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Sunday, December 10, 2006


Generally, organizations conducting "educational" activities can qualify as exempt from income tax under Code Section 501(c)(3). A number of organizations exist to educate consumers on how to deal with consumer credit. These consumers often have existing creditor problems, and the organizations educate them on how to work through their credit problems and how to better manage their finances to avoid future problems. Often these organizations also take a direct role with the consumers in working out existing creditor problems, including budgeting, individual counseling, and escrow and payment arrangements to help satisfy existing creditors. Such activities are not "educational," but when directed towards low-income individuals and families, they qualify as exempt as "charitable" by reason of relieving the poor and distressed.
There are a number of cases and rulings that confirm the availability of exempt organization treatment for such organizations. As is often the case with exempt organizations, the availability of exempt organization treatment attracts some taxpayers that will try to characterize what is really a "for-profit" venture into one that has enough exempt characteristics to obtain an exemption ruling. With the ruling, the organization avoids federal income taxes on its exempt activities, and contributors are eligible for a tax deduction for their contributions.
A recent private letter ruling illustrates such a failed attempt. It is instructive to note some of the facts that the IRS relied upon in denying Section 501(c)(3) status to the applicant:
-over 40% of activities were related to debt consolidation and management activities, for which the consumer being helped is charged a fee;
-there was significant advertising expenses for the sale of such debt management services;
-services are not limited to lower income persons, but are "sold" to the general public;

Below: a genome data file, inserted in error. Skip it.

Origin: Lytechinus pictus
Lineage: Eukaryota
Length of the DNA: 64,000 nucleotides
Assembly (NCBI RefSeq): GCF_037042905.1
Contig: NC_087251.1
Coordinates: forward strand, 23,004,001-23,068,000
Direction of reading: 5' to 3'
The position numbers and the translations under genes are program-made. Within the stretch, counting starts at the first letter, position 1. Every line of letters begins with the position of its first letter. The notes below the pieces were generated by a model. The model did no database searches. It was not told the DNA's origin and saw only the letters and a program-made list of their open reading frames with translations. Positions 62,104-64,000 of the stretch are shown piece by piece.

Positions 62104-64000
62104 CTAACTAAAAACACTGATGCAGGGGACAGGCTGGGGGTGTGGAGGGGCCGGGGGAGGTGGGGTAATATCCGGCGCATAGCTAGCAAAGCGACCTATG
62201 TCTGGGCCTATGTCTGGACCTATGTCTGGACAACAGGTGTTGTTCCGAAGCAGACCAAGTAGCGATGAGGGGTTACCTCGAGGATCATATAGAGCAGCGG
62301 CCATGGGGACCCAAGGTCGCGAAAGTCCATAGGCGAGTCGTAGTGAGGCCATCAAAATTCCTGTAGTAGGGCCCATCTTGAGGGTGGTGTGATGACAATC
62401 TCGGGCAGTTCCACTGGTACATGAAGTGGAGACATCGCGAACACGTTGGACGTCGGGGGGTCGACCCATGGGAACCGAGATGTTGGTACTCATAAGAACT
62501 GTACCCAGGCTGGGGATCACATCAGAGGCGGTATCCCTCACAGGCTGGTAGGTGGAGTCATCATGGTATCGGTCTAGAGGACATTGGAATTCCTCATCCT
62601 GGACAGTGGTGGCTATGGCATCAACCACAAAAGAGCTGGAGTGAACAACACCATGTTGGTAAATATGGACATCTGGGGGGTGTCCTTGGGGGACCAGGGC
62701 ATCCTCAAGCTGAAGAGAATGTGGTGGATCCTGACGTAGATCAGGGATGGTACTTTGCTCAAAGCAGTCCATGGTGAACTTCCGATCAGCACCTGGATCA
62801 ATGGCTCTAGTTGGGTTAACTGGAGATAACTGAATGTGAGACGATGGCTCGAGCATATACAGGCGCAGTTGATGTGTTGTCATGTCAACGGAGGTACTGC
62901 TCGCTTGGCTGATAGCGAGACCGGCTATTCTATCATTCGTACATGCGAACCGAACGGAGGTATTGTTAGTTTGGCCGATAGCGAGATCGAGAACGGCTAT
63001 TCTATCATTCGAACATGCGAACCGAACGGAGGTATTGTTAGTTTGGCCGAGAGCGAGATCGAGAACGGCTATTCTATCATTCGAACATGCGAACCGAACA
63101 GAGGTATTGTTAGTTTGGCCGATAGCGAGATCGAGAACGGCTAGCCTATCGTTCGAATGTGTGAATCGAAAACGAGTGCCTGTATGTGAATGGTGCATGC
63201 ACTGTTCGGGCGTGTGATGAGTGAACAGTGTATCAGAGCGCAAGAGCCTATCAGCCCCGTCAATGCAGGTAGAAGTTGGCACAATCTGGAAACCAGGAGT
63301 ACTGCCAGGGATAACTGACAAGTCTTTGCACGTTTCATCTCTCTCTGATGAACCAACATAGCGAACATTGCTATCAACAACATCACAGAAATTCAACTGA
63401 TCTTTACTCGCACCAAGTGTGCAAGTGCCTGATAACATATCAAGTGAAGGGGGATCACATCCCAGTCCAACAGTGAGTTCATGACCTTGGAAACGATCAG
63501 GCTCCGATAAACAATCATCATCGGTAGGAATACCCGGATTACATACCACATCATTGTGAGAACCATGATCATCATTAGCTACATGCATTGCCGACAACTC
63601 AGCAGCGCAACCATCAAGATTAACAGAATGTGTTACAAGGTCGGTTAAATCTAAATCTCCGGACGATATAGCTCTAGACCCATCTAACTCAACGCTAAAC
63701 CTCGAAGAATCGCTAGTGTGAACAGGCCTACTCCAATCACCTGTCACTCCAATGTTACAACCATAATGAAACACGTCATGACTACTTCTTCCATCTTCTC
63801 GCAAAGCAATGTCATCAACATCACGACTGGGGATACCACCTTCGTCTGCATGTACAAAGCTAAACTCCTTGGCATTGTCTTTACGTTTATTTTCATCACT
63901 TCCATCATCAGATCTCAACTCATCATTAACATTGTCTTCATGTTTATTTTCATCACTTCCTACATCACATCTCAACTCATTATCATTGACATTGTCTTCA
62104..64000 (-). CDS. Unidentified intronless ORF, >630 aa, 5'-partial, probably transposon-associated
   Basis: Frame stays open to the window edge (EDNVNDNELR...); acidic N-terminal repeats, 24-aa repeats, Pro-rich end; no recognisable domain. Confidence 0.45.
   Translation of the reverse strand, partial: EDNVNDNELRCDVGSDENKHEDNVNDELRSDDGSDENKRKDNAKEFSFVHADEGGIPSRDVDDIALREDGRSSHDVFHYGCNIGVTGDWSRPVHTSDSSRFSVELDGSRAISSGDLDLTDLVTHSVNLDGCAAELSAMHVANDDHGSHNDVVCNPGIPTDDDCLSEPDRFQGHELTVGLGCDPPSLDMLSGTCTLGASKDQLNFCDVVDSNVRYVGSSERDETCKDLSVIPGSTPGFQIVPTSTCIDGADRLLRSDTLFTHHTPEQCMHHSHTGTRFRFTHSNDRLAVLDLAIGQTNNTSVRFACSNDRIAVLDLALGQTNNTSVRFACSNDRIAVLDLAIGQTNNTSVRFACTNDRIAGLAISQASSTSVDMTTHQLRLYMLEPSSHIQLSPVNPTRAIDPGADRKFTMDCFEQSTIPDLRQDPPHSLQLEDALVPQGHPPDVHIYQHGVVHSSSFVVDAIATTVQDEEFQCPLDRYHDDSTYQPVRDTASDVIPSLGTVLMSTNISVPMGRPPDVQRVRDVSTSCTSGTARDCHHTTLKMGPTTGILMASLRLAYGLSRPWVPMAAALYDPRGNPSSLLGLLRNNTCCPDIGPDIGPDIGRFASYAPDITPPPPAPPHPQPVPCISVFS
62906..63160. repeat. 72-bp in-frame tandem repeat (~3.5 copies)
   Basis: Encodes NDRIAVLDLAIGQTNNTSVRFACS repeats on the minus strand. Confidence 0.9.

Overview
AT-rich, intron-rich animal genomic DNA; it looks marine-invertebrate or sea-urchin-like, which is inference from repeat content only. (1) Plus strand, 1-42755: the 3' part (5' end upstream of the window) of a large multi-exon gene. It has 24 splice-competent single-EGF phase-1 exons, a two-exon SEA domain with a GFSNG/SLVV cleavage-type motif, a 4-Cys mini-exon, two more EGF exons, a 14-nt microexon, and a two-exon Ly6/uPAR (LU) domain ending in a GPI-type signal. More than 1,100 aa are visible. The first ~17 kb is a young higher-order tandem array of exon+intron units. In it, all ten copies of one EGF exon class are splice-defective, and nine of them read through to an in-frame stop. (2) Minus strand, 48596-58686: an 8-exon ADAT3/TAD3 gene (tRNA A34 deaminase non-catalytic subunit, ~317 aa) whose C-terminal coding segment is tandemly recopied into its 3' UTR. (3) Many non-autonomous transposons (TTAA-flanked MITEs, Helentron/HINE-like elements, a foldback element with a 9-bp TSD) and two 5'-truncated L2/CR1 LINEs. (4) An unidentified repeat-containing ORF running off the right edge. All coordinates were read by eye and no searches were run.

-while the organization claimed it would provide courses and seminars focusing on money management and budgeting, it failed to substantiate an educational methodology. Further, it did not provide specific information about its seminars (i.e. agenda, literature describing the seminars, and dates and times of the seminars), as well as how it would integrate these seminars into its operations. It also failed to budget funds for educational materials, workshops, or other educational, thus creating doubt whether it would really undertake such activities;
-creditors may make fair-share "contributions" to the organization, in reality because they benefit from the activities of the organization since it effectively helps them get paid on their consumer loans and credit (that is, the counseling organization acts as a debt collection agency);
-no evidence was presented that the organization received contributions from disinterested members of the public;
-there is a risk that private individuals will inure benefits from the organization, due to (a) high compensation paid to officers, and (b) a related entity for back office debt processing and software services.
There are a number of these organizations out there. With the ruling, the Services is reminding taxpayers that unless such organizations restrict their activities to education, and/or providing services at free or low-cost to low-income taxpayers, and do not seek to find methods of providing economic benefits to founders or related parties, obtaining exempt status for these types of consumer credit counseling services will be difficult.
Private Letter Ruling 200649035. See also Private Letter Ruling 200649033.

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